Michael J. Bugeja, director of the Greenlee School of Journalism and Communication at Iowa State University and author of“Facing the Facebook” in The Chronicle of Higher Education, states that the initial purpose of having access to the Internet in the classroom was to give students the opportunity to conduct research. However, this privilege is rapidly being used as a means for students to not pay attention during class. A poll was taken at Iowa State University where 20,247 out of the 25,741 enrollees were registered on Facebook (Bugeja 1). Social networking sites such as Facebook have had some negative effects in academia such as “institutions seeking to build enrollment learn that ‘technology’ rates higher than ‘rigor’ or ‘reputation’” (2), that there has been improper use of the freedom to use technology in the classroom, that employers and parents check Facebook to see what users have been doing, and that technology is an overall distraction in the classroom.
The situation revolving around these sites is not likely to clear up any time soon; in fact, as freshmen enter higher education institutions, more activity regarding social networking will take place. Christine Rosen, “a fellow at the Ethics and Public Policy Center in Washington” (2), said that the amount of freedom and control that technology gives us also provides a direct route for marketers to advertise products to these users. In addition, she says that college administrators use Facebook as a means of snooping around to find evidence of illegal activity of students. Many of these administrators and employers also create fake profiles in order to conduct these investigations, although, as spokesman for Facebook Chris Hughes says, creating a fabricated profile is against the “Terms of Service” (4) for the site.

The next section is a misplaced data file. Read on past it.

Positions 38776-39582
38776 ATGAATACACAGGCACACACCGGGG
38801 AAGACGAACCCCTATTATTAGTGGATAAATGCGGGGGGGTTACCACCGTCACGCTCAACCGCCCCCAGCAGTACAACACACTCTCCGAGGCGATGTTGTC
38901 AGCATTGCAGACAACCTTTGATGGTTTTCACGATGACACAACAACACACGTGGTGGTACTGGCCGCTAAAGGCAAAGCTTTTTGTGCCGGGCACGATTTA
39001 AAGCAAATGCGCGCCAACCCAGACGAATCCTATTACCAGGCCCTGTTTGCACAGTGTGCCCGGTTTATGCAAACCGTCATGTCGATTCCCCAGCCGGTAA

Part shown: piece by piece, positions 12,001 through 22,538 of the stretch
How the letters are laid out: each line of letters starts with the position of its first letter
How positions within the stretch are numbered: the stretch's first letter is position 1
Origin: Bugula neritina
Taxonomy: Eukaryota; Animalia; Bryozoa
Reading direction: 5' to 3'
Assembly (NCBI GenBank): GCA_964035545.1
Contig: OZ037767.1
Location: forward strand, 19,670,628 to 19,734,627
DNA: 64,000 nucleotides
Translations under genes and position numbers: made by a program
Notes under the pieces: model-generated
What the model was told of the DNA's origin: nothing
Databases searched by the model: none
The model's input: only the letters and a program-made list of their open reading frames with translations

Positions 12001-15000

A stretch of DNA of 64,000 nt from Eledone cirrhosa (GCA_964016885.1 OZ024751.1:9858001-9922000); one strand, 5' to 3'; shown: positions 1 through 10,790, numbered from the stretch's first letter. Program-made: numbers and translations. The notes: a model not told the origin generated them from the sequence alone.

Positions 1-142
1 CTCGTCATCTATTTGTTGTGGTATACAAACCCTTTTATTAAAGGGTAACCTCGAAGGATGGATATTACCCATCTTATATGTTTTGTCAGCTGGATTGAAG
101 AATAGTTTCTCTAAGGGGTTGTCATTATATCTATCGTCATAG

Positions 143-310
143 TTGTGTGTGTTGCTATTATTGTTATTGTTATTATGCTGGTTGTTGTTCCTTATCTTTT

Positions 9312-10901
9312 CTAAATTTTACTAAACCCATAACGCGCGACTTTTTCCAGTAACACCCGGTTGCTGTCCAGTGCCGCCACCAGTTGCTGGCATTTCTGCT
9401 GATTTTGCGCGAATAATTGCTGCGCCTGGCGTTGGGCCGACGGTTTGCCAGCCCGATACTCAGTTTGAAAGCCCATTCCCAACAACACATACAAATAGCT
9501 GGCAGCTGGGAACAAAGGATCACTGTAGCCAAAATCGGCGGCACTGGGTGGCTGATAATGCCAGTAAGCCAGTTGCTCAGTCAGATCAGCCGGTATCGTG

Hughes is not concerned about the improper use of technology because visiting sites such as Facebook are not the only distractions that come with the use of Internet in a classroom. Students are able to go on various sites and check their email or chat. Hughes adds that instructors can remove Internet connections from the classroom in order to restrain the students from being disrupted during class. In today’s time, having the ability to use Internet during class-time has posed as a great distraction and has also caused a decrease in school performance.
I believe that having the use of Internet in the classrooms is in fact a distraction because it lures the students’ attention away from the lecture. In the article, Bugeja talks about how John Curtis, a research director at the American Association of University Professors, believes that the investment in internet-use has cost schools around the nation either the jobs of faculty members or increased tuition rates: “We often hear...